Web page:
The most difficult thing was to understand whether Prince would show up at Indigo or not: sometimes it happened that, after endless queues to buy tickets that weren’t exactly cheap, the fans found themselves in front of only a DJ or maybe just some member of the band Prince, with or without appearances by more or less famous local artists. When it arrived, there were surprises: on the evening of September 22, for example, Amy Winehouse appeared to sing with Prince Love is a losing gamand (a song that he has always loved very much). Here, if you want, there is an audio.
Yet Prince was very often there and appeared smiling on stage, at two or three in the morning, fresh as a rose and ready to make people dance until dawn. Matt Thorne, a methodical and rational journalist, immediately understands that he must give up looking for a logic in Prince’s behavior, but one thing is certain: the music recorded in Indigo nights, the only official live album of that period, released as a gadget of a voluminous photo book, is not the best that has come in that hectic month. To us mere mortals who have not seen Prince for twenty nights in a row, however, only that remains, and I guarantee you that it is not bad at all.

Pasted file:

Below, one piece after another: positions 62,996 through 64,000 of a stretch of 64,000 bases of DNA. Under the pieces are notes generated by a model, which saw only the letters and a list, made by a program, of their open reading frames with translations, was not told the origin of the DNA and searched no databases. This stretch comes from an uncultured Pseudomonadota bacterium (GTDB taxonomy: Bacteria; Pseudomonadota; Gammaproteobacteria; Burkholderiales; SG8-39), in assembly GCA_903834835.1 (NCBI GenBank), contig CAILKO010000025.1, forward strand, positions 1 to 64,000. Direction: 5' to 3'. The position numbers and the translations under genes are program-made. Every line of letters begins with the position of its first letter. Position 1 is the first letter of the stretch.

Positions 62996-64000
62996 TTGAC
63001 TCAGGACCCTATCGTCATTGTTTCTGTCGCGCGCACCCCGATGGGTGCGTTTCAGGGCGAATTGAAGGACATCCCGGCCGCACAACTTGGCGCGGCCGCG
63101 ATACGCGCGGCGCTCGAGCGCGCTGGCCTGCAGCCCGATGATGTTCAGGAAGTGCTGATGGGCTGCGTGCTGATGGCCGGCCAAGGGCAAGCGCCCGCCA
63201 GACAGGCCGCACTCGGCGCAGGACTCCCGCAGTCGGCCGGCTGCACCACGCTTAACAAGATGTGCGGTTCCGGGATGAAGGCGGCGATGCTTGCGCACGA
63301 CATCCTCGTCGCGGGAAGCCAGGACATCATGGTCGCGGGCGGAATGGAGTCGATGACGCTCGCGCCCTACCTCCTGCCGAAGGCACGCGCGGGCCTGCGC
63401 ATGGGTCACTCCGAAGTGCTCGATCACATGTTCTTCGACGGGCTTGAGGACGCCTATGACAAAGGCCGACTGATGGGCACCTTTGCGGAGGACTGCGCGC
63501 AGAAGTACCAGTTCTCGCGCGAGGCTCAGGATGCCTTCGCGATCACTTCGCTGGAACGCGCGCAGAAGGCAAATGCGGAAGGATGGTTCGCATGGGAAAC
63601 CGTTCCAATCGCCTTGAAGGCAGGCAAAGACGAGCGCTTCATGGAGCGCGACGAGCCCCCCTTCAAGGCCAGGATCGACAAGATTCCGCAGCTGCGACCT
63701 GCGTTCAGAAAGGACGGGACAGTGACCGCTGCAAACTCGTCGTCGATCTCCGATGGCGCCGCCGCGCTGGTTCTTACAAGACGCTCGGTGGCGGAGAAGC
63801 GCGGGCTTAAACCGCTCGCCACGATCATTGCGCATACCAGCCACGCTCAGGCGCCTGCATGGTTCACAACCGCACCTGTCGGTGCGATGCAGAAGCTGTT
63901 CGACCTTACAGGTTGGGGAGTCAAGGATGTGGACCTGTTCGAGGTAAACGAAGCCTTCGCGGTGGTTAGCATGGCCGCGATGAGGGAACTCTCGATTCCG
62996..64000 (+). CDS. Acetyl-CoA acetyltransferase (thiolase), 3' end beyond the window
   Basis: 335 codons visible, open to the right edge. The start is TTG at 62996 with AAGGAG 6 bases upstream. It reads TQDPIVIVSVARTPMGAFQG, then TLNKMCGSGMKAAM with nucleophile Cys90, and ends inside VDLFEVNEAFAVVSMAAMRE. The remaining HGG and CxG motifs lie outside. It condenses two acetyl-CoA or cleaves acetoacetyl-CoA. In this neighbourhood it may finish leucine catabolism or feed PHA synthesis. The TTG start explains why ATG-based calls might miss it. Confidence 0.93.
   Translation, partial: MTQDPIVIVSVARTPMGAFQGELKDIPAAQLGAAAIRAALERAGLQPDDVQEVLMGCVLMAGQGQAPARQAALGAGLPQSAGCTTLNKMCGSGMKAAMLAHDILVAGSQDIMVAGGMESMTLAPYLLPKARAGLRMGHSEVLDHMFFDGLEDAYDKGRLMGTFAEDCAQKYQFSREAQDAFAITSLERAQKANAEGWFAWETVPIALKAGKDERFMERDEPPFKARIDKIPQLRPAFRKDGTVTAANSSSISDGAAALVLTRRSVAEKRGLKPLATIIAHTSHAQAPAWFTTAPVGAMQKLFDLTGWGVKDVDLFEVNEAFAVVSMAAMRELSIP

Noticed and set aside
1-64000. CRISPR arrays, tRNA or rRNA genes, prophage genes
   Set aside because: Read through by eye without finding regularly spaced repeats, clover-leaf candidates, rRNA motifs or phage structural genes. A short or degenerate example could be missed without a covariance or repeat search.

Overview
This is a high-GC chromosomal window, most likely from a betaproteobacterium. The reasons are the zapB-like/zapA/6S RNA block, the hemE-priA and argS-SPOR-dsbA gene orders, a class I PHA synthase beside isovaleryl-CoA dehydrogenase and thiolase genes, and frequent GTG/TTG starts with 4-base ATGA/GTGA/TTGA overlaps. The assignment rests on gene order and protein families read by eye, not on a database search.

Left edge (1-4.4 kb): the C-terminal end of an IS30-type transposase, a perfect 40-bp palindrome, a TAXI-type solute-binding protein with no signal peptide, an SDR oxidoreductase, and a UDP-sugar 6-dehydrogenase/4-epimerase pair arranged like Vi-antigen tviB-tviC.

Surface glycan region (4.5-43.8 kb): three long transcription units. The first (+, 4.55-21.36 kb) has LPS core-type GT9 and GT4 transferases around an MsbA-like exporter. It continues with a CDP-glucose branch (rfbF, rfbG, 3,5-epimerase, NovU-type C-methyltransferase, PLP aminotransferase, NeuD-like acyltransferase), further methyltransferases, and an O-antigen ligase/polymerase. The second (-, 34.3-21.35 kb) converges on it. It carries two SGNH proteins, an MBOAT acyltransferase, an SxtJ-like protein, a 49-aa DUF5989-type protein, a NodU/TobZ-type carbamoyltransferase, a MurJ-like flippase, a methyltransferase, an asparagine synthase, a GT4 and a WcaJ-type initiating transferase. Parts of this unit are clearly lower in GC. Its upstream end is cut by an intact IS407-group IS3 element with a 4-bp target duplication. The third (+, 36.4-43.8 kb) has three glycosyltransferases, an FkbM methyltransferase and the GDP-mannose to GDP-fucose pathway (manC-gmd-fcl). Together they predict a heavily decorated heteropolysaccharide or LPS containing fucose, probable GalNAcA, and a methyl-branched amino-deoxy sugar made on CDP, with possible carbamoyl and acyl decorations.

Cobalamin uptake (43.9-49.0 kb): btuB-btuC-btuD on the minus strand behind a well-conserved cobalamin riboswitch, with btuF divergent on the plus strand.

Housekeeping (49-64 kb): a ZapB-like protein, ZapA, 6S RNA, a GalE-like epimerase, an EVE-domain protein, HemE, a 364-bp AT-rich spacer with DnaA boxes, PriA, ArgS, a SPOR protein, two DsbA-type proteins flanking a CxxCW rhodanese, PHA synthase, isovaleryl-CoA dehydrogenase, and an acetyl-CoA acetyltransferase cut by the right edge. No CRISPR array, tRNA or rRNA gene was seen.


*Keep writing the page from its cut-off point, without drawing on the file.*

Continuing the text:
The traces of Indigo nights are taken from two different secret shows, the one on September 17th and the one on September 22nd 2007. Love is a losing game sung with Amy Winehouse is missing, perhaps for reasons of permits from record labels, which at that time were not on idyllic terms with Prince. The live recording, very detailed even in the dirtiest sounds (audience noises, laughter, instruments that are moved on the small stage), starts with a long party-jam based on the piece 3121in which Prince inserts interpolations from his old songs (D.M.S.R) and from jazz classics (The entertainer by Scott Joplin, 1902).